An e-Health Intervention to Improve Symptom Burden and Health-Related Quality of Life among Hispanic Women Completing Active Treatment for Breast Cancer Abstract Among Hispanics, the largest and fastest growing ethnic minority group in the U.S., cancer is the leading cause of death whereas cardiovascular disease is the leading cause of death for African Americans and non- Hispanic Whites (NHWs). Hispanics also experience substantially lower rates of 5-year cancer-specific survival relative to non?Hispanic Whites (NHWs). Hispanic cancer patients in the U.S. also report significantly worse cancer-related symptom burden and health-related quality of life (HRQOL) than NHWs, even after adjusting for socioeconomic factors. Despite this, very few randomized, intervention studies have specifically targeted cancer-related symptom burden and HRQOL outcomes among Hispanic women, especially during the period at the end of active treatment which is a critical period to intervene to provide skills and tools to assist with this transition. Innovative approaches to providing interventions such as Smartphone technology are especially important for this patient population. Ubiquitous Smartphone use among ethnic minorities in the US provide a unique opportunity to implement a pragmatic technology- and evidence-based psychosocial intervention that overcomes some access to care barriers as well as time and logistical constraints. Furthermore, given that Hispanics own Smartphones and seek health information online from a mobile device at similar or higher rates than other groups in the U.S., Smartphone interventions offer an opportunity to overcome obstacles to accessing resources and services that can be culturally informed and provide skills to improve symptom burden and HRQOL. This study aims to create and evaluate Mi Gua (My Guide), a culturally informed eHealth psychoeducational and psychosocial intervention for English or Spanish-speaking Hispanic women completing treatment for breast cancer. Mi Gua is grounded in evidence-based paradigms to improve our Primary Outcomes: Cancer-Related Symptom Burden and HRQOL and our Secondary Outcomes: usability and markers of Mi Gua use. We propose a two-phase study to develop our Smartphone-based intervention that can be disseminated to cancer survivors at a relatively low cost. We will use innovative methodology; MOST framework that will allow us to achieve both optimization and evaluation of Mi Gua by determining which single components or combination of components in Mi Gua affect our outcomes. Study components (one component on breast cancer psychoeducation, two psychosocial evidence-based components relevant to Hispanic BCS) will be paired with personal tele-coaching among BCS.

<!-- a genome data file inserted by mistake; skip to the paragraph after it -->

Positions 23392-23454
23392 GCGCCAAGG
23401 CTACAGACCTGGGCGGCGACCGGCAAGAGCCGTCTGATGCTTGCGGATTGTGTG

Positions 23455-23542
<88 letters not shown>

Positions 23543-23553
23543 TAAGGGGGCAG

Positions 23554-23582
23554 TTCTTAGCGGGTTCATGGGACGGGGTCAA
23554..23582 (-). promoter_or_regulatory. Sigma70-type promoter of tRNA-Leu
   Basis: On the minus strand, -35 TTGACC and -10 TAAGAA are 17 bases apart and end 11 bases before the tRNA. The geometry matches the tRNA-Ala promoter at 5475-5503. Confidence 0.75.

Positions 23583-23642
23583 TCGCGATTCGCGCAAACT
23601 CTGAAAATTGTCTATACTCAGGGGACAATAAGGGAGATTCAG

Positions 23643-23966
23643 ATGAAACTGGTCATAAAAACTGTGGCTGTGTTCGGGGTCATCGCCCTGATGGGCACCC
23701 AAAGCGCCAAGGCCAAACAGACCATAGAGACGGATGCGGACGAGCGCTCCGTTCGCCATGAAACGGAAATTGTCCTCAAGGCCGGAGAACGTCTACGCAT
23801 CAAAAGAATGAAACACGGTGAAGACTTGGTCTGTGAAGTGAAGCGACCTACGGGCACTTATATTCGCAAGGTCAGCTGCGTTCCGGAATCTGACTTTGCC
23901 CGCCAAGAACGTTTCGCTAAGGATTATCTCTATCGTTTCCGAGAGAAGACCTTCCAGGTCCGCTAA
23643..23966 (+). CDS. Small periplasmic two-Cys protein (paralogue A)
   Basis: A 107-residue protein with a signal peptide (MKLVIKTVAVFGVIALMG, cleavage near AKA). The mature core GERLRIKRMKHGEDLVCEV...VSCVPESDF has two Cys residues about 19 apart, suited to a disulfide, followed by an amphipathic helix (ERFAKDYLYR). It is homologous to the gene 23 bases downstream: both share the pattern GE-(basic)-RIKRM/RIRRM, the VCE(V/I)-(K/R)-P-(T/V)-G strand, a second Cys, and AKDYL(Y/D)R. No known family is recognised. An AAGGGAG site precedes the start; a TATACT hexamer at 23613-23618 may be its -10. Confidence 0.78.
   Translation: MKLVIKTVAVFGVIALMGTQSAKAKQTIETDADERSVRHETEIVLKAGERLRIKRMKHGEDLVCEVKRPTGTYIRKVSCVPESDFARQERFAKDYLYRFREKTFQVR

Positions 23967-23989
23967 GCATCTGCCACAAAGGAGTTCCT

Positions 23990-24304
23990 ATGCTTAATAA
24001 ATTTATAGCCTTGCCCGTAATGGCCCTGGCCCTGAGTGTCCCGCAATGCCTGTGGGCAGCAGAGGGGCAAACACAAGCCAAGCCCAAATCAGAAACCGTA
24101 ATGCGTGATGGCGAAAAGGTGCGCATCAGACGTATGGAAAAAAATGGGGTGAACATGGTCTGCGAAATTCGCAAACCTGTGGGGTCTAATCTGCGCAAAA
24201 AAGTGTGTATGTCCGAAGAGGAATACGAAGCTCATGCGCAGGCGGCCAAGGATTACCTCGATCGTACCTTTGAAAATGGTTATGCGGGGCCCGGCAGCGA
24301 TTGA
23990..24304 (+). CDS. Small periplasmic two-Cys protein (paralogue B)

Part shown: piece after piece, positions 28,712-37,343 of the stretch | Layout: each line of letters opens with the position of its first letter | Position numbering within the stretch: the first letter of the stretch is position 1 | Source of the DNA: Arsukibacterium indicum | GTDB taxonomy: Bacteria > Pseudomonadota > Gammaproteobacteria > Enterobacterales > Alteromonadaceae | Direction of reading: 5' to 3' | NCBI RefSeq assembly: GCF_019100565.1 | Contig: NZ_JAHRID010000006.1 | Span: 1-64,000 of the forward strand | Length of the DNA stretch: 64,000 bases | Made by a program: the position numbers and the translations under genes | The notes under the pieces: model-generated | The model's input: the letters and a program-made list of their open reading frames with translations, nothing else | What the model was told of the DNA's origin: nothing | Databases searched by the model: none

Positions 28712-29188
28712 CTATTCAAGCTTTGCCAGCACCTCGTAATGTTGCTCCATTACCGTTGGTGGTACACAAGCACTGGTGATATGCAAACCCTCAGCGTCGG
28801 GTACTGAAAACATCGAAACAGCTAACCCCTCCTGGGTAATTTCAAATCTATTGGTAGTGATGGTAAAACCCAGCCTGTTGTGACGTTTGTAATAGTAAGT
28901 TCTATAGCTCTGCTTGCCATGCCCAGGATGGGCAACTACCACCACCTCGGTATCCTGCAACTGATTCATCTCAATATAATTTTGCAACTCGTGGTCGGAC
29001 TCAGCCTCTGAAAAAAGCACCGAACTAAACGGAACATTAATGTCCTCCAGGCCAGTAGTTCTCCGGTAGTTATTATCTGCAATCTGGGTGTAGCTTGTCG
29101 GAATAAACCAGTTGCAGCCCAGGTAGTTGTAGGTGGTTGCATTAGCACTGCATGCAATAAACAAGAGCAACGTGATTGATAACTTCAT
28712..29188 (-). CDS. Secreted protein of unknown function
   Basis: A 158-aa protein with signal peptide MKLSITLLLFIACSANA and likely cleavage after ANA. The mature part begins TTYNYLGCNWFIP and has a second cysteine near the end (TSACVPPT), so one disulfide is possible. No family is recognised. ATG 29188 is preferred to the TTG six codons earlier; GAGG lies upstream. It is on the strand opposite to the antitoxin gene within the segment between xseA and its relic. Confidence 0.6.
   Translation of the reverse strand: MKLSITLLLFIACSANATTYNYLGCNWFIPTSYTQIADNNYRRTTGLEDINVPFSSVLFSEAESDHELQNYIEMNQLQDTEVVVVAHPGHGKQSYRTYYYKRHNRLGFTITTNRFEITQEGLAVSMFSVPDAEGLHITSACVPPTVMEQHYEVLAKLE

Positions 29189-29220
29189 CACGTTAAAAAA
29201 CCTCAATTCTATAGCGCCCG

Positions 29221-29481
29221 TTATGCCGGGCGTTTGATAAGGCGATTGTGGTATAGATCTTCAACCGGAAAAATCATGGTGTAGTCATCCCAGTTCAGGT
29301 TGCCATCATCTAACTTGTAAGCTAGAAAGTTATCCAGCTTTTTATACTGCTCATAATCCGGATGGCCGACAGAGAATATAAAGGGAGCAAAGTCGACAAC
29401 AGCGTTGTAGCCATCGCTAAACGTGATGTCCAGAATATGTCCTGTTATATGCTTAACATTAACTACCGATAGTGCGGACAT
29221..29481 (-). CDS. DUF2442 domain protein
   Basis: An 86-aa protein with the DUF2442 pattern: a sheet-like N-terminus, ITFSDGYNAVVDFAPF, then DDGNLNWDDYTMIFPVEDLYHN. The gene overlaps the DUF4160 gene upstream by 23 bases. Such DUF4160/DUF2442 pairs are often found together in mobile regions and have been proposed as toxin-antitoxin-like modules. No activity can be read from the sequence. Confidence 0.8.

Our Aims are:
Aim 1 :(Phase 1): Create Mi Gua, an eHealth intervention designed to improve cancer-related symptom burden and HRQOL.
Aim 2 : (Phase 2): Optimize components for Mi Gua through a 9-week randomized trial to evaluate three evidence- based intervention components relevant to Hispanic BCS. It is hypothesized that each single intervention component will improve cancer-related symptom burden and HRQOL and that combined intervention components will have a greater effect on our outcomes than single components.
An e-Health Intervention to Improve Symptom Burden and Health-Related Quality of Life among Hispanic Women Completing Active Treatment for Breast Cancer Project Narrative For Hispanic women, breast cancer is the most commonly diagnosed cancer and the leading cause of cancer- related death. This study aims to create and evaluate Mi Gua (My Guide), a culturally informed eHealth psychoeducational and psychosocial intervention for English or Spanish-speaking Hispanic women completing active treatment for breast cancer. Mi Gua is grounded in evidence-based paradigms to improve our Primary Outcomes: Cancer-related symptom burden and health-related quality of life and our Secondary Outcomes: usability and markers of Mi Gua use. We propose to develop a technology-assisted delivery approach for the intervention that can be disseminated to cancer survivors at lower cost than in-person interventions.
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